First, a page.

Role of Magnet®-recognized hospital nurse managers in implementing evidence-based practice: A mixed method study



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Healthcare systems recognize evidence-based practice (EBP) as the prestigious standard for providing safe and high-quality care. Implementation of EBP is essential for Magnet®-recognition and is a hallmark in nursing excellence. Despite the well-documented benefits, implementation of EBP at the point of care is inconsistent and remains elusive in the United States and throughout the world. Although research is available to inform nursing practice, many patients still fail to receive evidence-based care. Implementation of EBP is a complex and challenging process. The literature review revealed a huge gap between nursing science and practice but provided evidence that nurse managers (NMs) had a pivotal leadership role in implementing EBP at the bedside. This mixed-method study was based on Goodall’s (2016) Theory of Expert Leadership to examine the roles of Magnet®-recognized hospital nurse managers (MRHNMs) in implementing EBP. A sequential explanatory method with a quantitative-driven design based on a national correlational survey augmented a qualitative descriptive component using semi-structured interviews. The study targeted critical care and acute care NMs of all Magnet®-recognized hospitals in the United States. The data was collected with the Implementation Leadership Scale (ILS) and the interview guide. Correlations, multiple regression, and Creswell’s content analysis answered the research questions. The results reported a moderate level of leadership roles (54.6%) of MRHNMs in implementing EBP, and produced numerous themes indicated that, in fact, NMs did implement EBP with struggle. The prominent themes discovered in the qualitative data analysis upheld and enhanced the findings from the survey. MRHNMs viewed EBP as a healthcare priority and the leadership of NMs is necessary to promote the implementation of EBP. However, lack of knowledge, difficulties with the EBP process, time constraints, and staffing issues negatively impacted EBP. Factors that enhanced the implementation of EBP included post-graduate NMs, formal EBP education, working in critical care units, collaboration with doctorally prepared nurses, and Magnet organizational culture. The leadership of MRHNMs is necessary to shape evidence-based care at the bedside and at an organizational level to sustain Magnet®-recognition.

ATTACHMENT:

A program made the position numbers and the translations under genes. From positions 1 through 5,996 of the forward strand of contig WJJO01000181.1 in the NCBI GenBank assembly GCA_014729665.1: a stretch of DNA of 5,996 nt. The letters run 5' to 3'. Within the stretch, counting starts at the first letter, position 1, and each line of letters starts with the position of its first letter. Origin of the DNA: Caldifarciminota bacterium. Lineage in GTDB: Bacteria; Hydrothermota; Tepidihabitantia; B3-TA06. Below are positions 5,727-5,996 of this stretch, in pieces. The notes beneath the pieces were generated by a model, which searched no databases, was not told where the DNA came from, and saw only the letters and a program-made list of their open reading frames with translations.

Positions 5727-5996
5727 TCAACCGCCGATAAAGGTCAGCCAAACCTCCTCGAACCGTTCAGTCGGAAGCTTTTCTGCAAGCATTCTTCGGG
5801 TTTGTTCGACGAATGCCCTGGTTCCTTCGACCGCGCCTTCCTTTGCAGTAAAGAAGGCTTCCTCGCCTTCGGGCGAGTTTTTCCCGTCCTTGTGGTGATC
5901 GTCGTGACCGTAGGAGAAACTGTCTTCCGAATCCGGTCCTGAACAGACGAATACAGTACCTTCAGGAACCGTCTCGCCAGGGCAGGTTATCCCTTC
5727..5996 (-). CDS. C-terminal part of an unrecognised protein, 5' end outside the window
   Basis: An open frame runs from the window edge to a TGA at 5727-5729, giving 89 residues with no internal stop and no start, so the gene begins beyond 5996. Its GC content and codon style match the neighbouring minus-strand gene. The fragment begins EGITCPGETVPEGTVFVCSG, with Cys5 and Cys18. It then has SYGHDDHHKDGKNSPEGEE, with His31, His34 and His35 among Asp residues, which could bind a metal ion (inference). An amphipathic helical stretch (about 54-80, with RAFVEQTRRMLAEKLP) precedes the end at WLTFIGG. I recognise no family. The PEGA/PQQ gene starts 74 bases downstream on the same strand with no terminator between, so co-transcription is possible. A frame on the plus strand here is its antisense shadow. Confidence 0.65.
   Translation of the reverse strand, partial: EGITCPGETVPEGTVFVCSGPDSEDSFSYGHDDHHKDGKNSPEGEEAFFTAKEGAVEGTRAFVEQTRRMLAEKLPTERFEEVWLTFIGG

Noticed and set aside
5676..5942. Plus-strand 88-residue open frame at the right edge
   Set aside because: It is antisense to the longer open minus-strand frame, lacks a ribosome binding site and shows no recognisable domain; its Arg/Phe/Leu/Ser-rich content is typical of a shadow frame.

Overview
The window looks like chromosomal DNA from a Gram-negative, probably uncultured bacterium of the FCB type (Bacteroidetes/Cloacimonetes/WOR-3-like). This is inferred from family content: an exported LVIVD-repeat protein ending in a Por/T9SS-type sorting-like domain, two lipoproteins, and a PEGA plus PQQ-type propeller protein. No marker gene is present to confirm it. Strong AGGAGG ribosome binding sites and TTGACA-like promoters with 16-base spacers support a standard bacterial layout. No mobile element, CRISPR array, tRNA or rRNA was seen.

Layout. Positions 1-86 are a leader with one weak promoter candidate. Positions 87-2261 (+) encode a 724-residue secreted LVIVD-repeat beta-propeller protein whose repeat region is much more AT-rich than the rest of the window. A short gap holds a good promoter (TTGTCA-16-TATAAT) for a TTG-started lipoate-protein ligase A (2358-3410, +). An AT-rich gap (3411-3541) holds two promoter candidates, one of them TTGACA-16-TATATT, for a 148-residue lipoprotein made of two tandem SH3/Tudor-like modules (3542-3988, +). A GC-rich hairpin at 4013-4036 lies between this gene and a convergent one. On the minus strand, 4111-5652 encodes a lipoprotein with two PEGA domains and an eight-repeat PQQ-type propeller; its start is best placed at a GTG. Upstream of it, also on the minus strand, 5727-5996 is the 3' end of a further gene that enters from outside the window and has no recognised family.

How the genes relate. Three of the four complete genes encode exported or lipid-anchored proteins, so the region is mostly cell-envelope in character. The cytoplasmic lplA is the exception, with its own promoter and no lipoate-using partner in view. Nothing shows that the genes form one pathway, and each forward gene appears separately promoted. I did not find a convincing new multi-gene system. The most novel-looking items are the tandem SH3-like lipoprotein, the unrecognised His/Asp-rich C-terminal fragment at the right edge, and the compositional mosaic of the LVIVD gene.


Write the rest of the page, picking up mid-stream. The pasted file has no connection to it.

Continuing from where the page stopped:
EBP implementation, Nurse managers, Leadership, Roles, Magnet hospital